Case Study: Learning Resources and Supports Operates with Differing Levels of Maturity

Image: Several people sit around a table with phones and laptops, and bump fists. Author: rawpixel. Source:

Image: Several people sit around a table with phones and laptops, and bump fists. Author: rawpixel. Source:

Consider how organizations define and understand their level of maturity. It is critical for early stage organizations to understand that their maturation may be uneven, and to recognize the implications of this.

In this case we’ll consider the (fictional) organization Learning Resources and Supports, which provides specialized learning support for students with special needs. LRS started as a program of a large education organization ten years ago, and in the last few years spun off to be an independent entity, so it could focus intensively on its unique services and growth potential. It hired an operations leader to speed its development and readiness for growth.

As essentially a new organization with a tested program, it generally “felt” like an early stage organization. The CEO was involved in day-to-day details, most knowledge was stored in individual people’s heads and shared on an ad hoc basis, and the strategy was changing in real time; it was an entrepreneurial organization fueled by the dedication of its staff, led by a visionary CEO. After becoming an independent nonprofit, one of the first priorities was to set up finance and related compliance systems, so these systems were fairly mature despite being brand new. Its program management was fairly developed, having been tested over the full history of the program, and LRS was quick to proceduralize these systems further. Its fundraising operations were much more “early stage,” since functions like tracking and reporting on donations were previously handled fully by the large organization.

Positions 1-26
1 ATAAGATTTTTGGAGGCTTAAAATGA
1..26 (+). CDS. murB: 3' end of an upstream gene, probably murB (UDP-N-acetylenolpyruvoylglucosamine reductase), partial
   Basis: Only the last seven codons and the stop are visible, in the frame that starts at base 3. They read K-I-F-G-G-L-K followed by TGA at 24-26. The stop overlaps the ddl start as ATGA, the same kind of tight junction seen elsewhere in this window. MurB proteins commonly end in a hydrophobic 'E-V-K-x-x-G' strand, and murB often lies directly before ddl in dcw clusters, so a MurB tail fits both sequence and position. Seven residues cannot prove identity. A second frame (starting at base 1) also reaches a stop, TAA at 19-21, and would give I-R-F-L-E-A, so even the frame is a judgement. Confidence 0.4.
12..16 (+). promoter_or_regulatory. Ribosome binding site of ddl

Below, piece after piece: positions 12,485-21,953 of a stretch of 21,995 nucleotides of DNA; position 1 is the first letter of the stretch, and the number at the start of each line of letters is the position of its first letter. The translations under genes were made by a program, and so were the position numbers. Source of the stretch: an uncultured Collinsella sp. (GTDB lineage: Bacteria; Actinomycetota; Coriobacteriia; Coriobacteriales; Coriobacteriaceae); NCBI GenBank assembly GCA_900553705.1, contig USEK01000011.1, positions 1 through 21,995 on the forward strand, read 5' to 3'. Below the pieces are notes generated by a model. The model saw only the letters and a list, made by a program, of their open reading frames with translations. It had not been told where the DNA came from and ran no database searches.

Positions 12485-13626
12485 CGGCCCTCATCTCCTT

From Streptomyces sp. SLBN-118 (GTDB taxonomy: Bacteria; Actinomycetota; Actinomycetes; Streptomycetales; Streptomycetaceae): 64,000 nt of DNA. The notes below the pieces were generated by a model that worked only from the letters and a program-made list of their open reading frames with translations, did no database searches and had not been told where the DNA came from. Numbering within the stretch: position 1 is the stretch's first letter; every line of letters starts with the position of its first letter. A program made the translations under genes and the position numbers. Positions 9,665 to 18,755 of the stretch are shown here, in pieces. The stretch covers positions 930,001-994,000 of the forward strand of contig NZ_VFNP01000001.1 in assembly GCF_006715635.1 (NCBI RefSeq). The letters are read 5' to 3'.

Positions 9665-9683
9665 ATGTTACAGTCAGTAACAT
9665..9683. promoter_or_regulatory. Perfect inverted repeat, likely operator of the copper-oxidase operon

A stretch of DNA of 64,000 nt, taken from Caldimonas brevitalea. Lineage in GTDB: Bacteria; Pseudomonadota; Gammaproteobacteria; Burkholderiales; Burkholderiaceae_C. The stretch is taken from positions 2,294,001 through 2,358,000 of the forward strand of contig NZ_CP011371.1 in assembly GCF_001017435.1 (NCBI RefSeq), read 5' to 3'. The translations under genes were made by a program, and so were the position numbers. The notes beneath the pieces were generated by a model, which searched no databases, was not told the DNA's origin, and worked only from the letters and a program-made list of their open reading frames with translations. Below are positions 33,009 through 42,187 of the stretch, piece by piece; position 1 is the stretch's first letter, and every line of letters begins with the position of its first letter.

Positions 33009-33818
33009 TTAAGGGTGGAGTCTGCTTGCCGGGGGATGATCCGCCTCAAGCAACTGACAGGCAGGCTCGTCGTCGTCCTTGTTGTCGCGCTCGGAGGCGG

A handful of staff operated the organization with these uneven levels of maturity, which is not uncommon. To be clear, there is nothing wrong with uneven maturity across an organization - it is a natural organizational development process, in fact. In most cases, it was not complicated for LRS. But at times, there were complications. The reports to the board on fundraising didn’t “square” with finance reports, since the latter were guided by standardized procedures and the former were created ad hoc, based on the realities of the moment. Neither the finance nor the fundraising reports were “wrong” - it’s just that they were guided by different models; for example, the finance reports followed GAAP rules while the fundraising reports sometimes reported multi-year funding all at once. Since LRS had substantially developed finance and program systems, including robust technology, the staff designed robust procedures for fundraising using the same technology. But it was “too much, too soon:”

A great deal of time was wasted on duplicating efforts using spreadsheets which were more trusted, and on discussing how to record donations on a case-by-case basis.

  • There were tensions among staff about who was more “right” about tracking money (of course, everyone was “right” as it turns out).

  • Members of the board began to question and even distrust the financial information they received, which led to leadership and staff fears and tensions.

At Deep Why, we use quantitative and qualitative assessment to identify how different organizational functions operate at different levels of maturity. We can then prioritize areas where increased maturity, alignment, and capacity will have the most impact. Moreover, simply bringing to light and legitimizing uneven levels of maturity can address common challenges such as those LRS experienced.  

Learn more about the concepts and theory behind this case study in the post “Organization Lifecycle: Early Stage